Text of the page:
Whoa. It’s basketball season already. How did that happen? Penn State fans are feeling surprisingly optimistic about the upcoming campaign thanks to an exhibition win at West Virginia, but there’s a lot of talent returning to other Big Ten programs. How does the conference stack up? I’ve divided the league into five categories.
1) Teams that were successful last year and are returning a lot of talent
2) Teams that were successful last year and are likely to take a step back
3) Teams that disappointed last year but are likely to rebound
4) Teams that finished in the middle last year and will probably stay in the middle
5) Teams that were bad and will stay bad
This isn’t a projected order of finish! You probably want one of those, though, so here goes.
Michigan State, Purdue, Nebraska, Wisconsin, Indiana, Michigan, Maryland, Penn State, Iowa, Northwestern, Minnesota, Ohio State, Illinois, Rutgers
Still on top
Miles Bridges and Jaren Jackson Jr. are off to the NBA, but the Spartans still return several key players. Cassius Winston figures to be the premier point guard in the conference, while Joshua Langford should have more scoring chances now that Bridges has departed. The most important player for Tom Izzo, though, is Nick Ward. The big man from Ohio averaged less than 20 minutes per game last season, but still managed to grab seven rebounds and score 12 points per contest. If he’s bumped up to 30 or 35 minutes, he could be the Big Ten’s most dominant player.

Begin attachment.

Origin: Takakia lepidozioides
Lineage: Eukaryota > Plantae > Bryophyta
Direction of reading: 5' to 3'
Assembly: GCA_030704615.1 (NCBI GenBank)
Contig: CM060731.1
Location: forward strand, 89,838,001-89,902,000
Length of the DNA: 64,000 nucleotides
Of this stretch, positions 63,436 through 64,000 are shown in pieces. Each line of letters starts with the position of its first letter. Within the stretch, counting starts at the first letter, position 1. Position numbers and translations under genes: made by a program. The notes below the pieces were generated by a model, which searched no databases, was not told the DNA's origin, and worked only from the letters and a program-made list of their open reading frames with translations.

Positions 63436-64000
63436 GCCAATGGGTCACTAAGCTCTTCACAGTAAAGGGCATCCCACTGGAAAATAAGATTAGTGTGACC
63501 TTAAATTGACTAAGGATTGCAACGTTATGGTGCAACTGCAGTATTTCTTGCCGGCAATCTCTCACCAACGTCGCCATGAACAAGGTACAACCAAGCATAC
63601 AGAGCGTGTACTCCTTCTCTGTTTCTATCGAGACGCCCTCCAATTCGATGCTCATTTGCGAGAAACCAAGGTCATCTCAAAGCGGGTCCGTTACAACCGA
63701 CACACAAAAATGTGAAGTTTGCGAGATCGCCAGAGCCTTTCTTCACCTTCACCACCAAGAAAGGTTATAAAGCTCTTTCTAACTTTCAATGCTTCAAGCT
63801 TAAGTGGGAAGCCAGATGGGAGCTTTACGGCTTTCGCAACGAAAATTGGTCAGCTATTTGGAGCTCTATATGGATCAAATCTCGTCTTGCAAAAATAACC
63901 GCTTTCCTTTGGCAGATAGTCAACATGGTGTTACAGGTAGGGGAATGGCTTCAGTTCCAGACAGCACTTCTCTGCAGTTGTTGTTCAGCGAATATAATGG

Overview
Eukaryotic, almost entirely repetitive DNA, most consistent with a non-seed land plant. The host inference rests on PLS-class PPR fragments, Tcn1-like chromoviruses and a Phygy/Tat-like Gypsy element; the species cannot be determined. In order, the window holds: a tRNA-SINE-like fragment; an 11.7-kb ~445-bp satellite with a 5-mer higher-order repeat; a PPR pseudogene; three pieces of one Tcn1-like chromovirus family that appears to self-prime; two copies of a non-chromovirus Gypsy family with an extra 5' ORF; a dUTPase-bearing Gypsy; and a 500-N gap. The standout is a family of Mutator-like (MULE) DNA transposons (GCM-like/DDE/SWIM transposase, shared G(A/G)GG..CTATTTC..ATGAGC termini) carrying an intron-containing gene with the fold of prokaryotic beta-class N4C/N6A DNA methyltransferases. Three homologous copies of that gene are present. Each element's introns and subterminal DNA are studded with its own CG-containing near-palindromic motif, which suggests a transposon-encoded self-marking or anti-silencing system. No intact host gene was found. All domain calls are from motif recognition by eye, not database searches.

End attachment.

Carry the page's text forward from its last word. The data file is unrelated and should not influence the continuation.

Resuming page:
Nebraska did not have a tough schedule last year, hence its NIT selection despite a sterling 13-5 conference record. However, the Cornhuskers ought to be even better this season due to the return of point guard Glynn Watson Jr. and star swingman James Palmer Jr. Plus, with games like Clemson, Seton Hall, Creighton, and Oklahoma State on the non-conference schedule, Nebraska will have plenty of chances to bolster its resume in the early going.
Not as good as last year
Carsen Edwards is an early frontrunner for Big Ten Player of the Year, but what does he have around him? Isaac Haas, Vincent Edwards, and Dakota Mathias are all gone, but Matt Haarms should take over the Haas role as a dominant big man. Plus, Nojel Eastern showed flashes of talent last year and is a breakout candidate. Another player who could help the Boilers get back to the top of the league is Evan Boudreaux, an experienced transfer from Dartmouth who promises to offer plenty of scoring and rebounding from the power forward spot.
Last season, the Buckeyes were the surprise team of the Big Ten as new head coach Chris Holtmann and do-everything forward Keita Bates-Diop led the team to 15 conference wins. The 2018-19 campaign might be more of a struggle now that Bates-Diop and Jae’Sean Tate have departed. This new-look team will rely a lot on returning big man Kaleb Wesson, point guard C.J. Jackson, and graduate transfer shooting guard Keyshawn Woods.
The experts like Michigan to take a small step back from last year, and it’s hard to doubt John Beilein with all his recent success. However, I think this team could struggle to make the NCAA Tournament due to all the talent it’s losing. Charles Matthews will be the new focal point of the offense, but the success of the Wolverines will depend on last year’s supporting cast stepping up into larger roles. Guards Zavier Simpson and Jordan Poole as well as center Jon Teske will be the guys to watch in the early going.
These guys are climbing
Wisconsin’s disappointing 2017-18 campaign left fans wondering if it could return to excellence without Bo Ryan at the helm. This season will be one for Greg Gard to prove he has what it takes to return the Badgers to greatness. The head coach is bringing back pretty much everyone from last year’s deep roster, including the dominant interior force Ethan Happ and Brad Davison, a sophomore guard who could develop into one of the Big Ten’s top scorers in 2018-19.